'Inside Llewyn Davis': From General Custer to Mr. Kennedy, the Genesis of a Novelty Song
If T Bone Burnett's new folk ditty is the next "Man of Constant Sorrow," who stands to reap the rewards? The song's credits are as muddled as its history.
There's no doubt that when it comes to movie soundtracks, T Bone Burnett has good instincts. His intuitive sense certainly panned gold from the musical stream that was O Brother, Where Art Thou?, which sold over 6 million soundtrack albums and made the traditional folk song "Man of Constant Sorrow" into an unlikely hit.
Now, with the release of Joel and Ethan Coen's 1960s-set filmic-folk-fantasy Inside Llewyn Davis (opening in limited release on Friday, Dec. 6), Mr. Burnett may prove that lightning can strike twice. The film's song "Please Mr. Kennedy" is not just a hot pick because it's representative of that era (and a little kooky, thanks to Adam Driver's loopy bass vocals), it is actually an old topical tune with a muddled, borrowed history that evolved over several iterations. Appropriately enough, that was what song-catching in the folk scene of the 1960s was all about anyway.
"Those songs are beautiful," Burnett tells The Hollywood Reporter. "I do love those songs, and they grow right out of our soil. They grow out of our national identity in a similar way that the songs from O Brother, Where Art Thou? did. They all come from the same place. And they just took different forms and had different intensities."
Case in point: There's a scene from Inside Llewyn Davis where folk singer Llewyn Davis (Oscar Isaac) reluctantly participates in the recording of a novelty song called "Please Mr. Kennedy (Don't Send Me Into Outer Space)." The already much-shared clip, which features actors Isaac, Driver (of Girls fame) and Justin Timberlake, realistically depicts the session creation of this silly little ditty. But where did the quirky composition originally come from? And who deserves to get paid for it?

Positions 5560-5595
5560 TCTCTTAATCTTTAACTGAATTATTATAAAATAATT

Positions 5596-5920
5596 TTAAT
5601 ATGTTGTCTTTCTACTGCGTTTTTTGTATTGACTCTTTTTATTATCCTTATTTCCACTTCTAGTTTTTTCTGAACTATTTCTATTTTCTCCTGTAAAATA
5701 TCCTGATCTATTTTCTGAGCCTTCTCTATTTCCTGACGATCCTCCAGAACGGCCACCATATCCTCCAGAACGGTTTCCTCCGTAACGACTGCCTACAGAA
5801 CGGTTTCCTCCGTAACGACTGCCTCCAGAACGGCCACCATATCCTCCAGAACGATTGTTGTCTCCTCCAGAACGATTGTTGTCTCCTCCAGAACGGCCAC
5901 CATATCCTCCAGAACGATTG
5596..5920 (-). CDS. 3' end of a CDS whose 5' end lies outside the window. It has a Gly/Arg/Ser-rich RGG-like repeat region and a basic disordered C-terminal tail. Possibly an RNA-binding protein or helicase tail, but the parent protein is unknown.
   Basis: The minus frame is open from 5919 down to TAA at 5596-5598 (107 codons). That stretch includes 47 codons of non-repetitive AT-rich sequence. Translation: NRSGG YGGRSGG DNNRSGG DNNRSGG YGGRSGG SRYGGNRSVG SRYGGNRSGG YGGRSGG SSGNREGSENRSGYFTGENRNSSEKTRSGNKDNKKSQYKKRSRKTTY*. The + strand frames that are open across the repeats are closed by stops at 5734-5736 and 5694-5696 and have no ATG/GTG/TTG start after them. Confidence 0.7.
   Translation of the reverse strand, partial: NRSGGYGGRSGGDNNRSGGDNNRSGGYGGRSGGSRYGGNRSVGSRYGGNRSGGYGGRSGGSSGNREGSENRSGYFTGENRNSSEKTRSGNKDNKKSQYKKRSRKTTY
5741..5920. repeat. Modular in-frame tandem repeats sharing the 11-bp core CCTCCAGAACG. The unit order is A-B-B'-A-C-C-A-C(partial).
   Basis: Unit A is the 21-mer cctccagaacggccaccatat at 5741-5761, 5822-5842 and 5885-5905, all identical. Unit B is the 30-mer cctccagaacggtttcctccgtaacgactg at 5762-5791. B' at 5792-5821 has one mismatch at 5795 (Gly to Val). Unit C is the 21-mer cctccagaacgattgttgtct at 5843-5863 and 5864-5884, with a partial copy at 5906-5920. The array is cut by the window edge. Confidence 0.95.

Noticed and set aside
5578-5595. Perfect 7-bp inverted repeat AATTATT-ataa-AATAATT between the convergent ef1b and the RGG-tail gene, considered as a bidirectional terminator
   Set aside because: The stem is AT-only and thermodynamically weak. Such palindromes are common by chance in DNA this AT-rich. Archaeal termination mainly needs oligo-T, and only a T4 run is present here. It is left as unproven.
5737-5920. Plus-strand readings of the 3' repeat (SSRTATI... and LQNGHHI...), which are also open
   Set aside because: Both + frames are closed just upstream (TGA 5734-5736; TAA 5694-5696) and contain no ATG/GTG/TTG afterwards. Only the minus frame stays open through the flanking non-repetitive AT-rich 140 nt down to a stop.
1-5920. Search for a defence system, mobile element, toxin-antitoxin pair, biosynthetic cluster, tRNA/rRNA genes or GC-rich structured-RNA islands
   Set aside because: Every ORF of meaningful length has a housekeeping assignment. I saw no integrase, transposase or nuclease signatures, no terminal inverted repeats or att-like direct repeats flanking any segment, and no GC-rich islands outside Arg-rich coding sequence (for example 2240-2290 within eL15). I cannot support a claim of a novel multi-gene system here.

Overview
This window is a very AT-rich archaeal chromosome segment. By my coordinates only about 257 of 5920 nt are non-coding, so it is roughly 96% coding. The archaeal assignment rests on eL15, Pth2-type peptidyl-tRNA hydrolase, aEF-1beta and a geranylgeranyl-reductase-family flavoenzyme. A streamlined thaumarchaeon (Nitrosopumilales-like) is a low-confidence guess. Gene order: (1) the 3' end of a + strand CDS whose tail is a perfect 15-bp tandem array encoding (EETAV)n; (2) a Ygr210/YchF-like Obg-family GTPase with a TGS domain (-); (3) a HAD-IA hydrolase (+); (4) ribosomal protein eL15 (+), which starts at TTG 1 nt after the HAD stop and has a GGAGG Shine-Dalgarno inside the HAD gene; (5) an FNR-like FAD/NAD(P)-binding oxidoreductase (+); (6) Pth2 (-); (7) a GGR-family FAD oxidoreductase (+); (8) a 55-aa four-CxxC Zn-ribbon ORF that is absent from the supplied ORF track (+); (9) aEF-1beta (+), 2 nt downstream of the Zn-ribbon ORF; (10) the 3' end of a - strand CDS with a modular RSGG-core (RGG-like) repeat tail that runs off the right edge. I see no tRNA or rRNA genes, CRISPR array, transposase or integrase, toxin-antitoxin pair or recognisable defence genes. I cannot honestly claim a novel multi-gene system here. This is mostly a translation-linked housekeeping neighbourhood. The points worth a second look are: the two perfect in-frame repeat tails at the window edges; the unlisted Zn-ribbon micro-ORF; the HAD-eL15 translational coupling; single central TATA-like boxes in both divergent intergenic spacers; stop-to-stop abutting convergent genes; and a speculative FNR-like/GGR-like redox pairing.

Burnett's rep explains that the music maestro and the Coens adapted their song "Please Mr. Kennedy" from another novelty song of the same name that came out on the 1962 album Here They Are by The Goldcoast Singers. That tune depicts a comical draft-board scenario where some shaggy rock 'n' rollers beg President John F. Kennedy not to enlist them into the army. Since these lyrics were modified for the film (making it ineligible for a best original song Oscar), the new songwriting credit shows original writers Ed Rush and George Cromarty now accompanied by Burnett, the Coens and Timberlake.
That's interesting, because in December 1961, the Tamla-Motown label released a 45 single entitled "Please Mr. Kennedy (I Don't Want to Go)" by Mickey Woods, and you can easily hear the similarity between that war-phobic plea and the Coen creation. Credits for that particular tune actually list Berry Gordy, Loucye Wakefield and Ronald Wakefield as the song's composers -- no trace of Messrs. Rush or Cromarty here.
Before Mr. Gordy starts calling his attorneys, we have to further note that it's fairly obvious the Motown folks lifted their novelty song directly from the No. 1 Billboard hit "(Please) Mr. Custer" sung by Larry Verne, which was released a year earlier in 1960 on Era Records and written by Al De Lory, Fred Darian and Joseph Van Winkle.
Structurally, all four tunes have plenty in common. And much the same way that Justin Timberlake's character doesn't want to go into space, The Goldcoast Singers and Mickey Woods tell the president they're reluctant to go to war -- and the politically incorrect Verne shamelessly implores Gen. George Armstrong Custer not to take him along to Little Big Horn. He's got a bad feeling.
Before technology was employed in the documentation of song, the oral storytelling tradition of passing along information was all we had. Clearly, things haven't changed that much in the record business -- the oral tradition is still alive and well, T Bone Burnett has displaced linear time, and copyrights be damned.
Take a listen to the sonic lineage in action and tell us what you think.